Stock Analysis

These 4 Measures Indicate That EnerSys (NYSE:ENS) Is Using Debt Reasonably Well

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NYSE:ENS
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David Iben put it well when he said, 'Volatility is not a risk we care about. What we care about is avoiding the permanent loss of capital.' It's only natural to consider a company's balance sheet when you examine how risky it is, since debt is often involved when a business collapses. As with many other companies EnerSys (NYSE:ENS) makes use of debt. But the real question is whether this debt is making the company risky.

What Risk Does Debt Bring?

Generally speaking, debt only becomes a real problem when a company can't easily pay it off, either by raising capital or with its own cash flow. Part and parcel of capitalism is the process of 'creative destruction' where failed businesses are mercilessly liquidated by their bankers. However, a more common (but still painful) scenario is that it has to raise new equity capital at a low price, thus permanently diluting shareholders. Of course, plenty of companies use debt to fund growth, without any negative consequences. The first step when considering a company's debt levels is to consider its cash and debt together.

Check out our latest analysis for EnerSys

What Is EnerSys's Debt?

The chart below, which you can click on for greater detail, shows that EnerSys had US$1.11b in debt in October 2021; about the same as the year before. On the flip side, it has US$407.5m in cash leading to net debt of about US$704.5m.

debt-equity-history-analysis
NYSE:ENS Debt to Equity History November 13th 2021

How Healthy Is EnerSys' Balance Sheet?

Zooming in on the latest balance sheet data, we can see that EnerSys had liabilities of US$604.8m due within 12 months and liabilities of US$1.34b due beyond that. Offsetting these obligations, it had cash of US$407.5m as well as receivables valued at US$584.6m due within 12 months. So its liabilities total US$951.5m more than the combination of its cash and short-term receivables.

EnerSys has a market capitalization of US$3.37b, so it could very likely raise cash to ameliorate its balance sheet, if the need arose. But it's clear that we should definitely closely examine whether it can manage its debt without dilution.

We use two main ratios to inform us about debt levels relative to earnings. The first is net debt divided by earnings before interest, tax, depreciation, and amortization (EBITDA), while the second is how many times its earnings before interest and tax (EBIT) covers its interest expense (or its interest cover, for short). Thus we consider debt relative to earnings both with and without depreciation and amortization expenses.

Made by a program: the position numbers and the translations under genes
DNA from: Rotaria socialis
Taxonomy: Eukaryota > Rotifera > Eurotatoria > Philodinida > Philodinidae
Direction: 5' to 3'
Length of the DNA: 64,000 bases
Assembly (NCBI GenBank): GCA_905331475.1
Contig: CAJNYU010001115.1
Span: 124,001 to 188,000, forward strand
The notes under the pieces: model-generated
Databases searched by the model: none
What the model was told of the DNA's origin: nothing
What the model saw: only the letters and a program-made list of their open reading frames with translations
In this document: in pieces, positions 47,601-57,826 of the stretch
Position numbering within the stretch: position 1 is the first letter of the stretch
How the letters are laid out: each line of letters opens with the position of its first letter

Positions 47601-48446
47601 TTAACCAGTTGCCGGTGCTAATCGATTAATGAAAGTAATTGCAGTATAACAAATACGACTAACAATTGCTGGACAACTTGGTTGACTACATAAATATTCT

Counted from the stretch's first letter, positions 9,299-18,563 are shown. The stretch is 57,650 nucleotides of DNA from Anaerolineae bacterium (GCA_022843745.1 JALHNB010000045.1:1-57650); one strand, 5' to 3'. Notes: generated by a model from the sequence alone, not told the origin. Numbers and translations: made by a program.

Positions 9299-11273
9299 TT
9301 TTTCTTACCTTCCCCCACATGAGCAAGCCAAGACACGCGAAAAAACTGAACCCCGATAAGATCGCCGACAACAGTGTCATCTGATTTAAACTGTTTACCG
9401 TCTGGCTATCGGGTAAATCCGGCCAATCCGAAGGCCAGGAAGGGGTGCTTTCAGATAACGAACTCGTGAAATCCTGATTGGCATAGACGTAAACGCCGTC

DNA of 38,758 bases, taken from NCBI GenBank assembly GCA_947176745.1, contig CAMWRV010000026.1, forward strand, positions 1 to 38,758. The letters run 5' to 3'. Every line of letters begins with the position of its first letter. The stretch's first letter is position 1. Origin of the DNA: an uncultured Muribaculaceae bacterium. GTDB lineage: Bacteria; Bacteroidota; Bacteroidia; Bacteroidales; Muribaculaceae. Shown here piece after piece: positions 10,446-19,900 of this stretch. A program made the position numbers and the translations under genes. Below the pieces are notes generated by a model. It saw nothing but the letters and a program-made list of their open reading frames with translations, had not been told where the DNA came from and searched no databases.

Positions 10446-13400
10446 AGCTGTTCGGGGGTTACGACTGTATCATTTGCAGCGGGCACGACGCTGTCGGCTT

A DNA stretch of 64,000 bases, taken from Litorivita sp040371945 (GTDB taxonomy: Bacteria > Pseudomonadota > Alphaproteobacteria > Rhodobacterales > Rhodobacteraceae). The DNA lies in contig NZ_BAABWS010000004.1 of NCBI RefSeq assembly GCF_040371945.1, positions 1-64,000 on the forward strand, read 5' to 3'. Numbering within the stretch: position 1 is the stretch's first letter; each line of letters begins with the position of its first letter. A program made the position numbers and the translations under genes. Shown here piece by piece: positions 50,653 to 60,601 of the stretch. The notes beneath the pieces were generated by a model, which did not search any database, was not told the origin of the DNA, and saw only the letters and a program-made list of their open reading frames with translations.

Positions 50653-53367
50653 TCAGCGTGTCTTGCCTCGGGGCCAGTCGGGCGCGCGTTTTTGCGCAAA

EnerSys's net debt is sitting at a very reasonable 2.0 times its EBITDA, while its EBIT covered its interest expense just 6.8 times last year. While that doesn't worry us too much, it does suggest the interest payments are somewhat of a burden. One way EnerSys could vanquish its debt would be if it stops borrowing more but continues to grow EBIT at around 10%, as it did over the last year. The balance sheet is clearly the area to focus on when you are analysing debt. But it is future earnings, more than anything, that will determine EnerSys's ability to maintain a healthy balance sheet going forward. So if you're focused on the future you can check out this free report showing analyst profit forecasts.

Finally, a business needs free cash flow to pay off debt; accounting profits just don't cut it. So we always check how much of that EBIT is translated into free cash flow. Over the most recent three years, EnerSys recorded free cash flow worth 56% of its EBIT, which is around normal, given free cash flow excludes interest and tax. This free cash flow puts the company in a good position to pay down debt, when appropriate.

Our View

EnerSys's EBIT growth rate was a real positive on this analysis, as was its conversion of EBIT to free cash flow. Having said that, its net debt to EBITDA somewhat sensitizes us to potential future risks to the balance sheet. When we consider all the elements mentioned above, it seems to us that EnerSys is managing its debt quite well. Having said that, the load is sufficiently heavy that we would recommend any shareholders keep a close eye on it. When analysing debt levels, the balance sheet is the obvious place to start. However, not all investment risk resides within the balance sheet - far from it. For example, we've discovered 2 warning signs for EnerSys (1 doesn't sit too well with us!) that you should be aware of before investing here.

If, after all that, you're more interested in a fast growing company with a rock-solid balance sheet, then check out our list of net cash growth stocks without delay.

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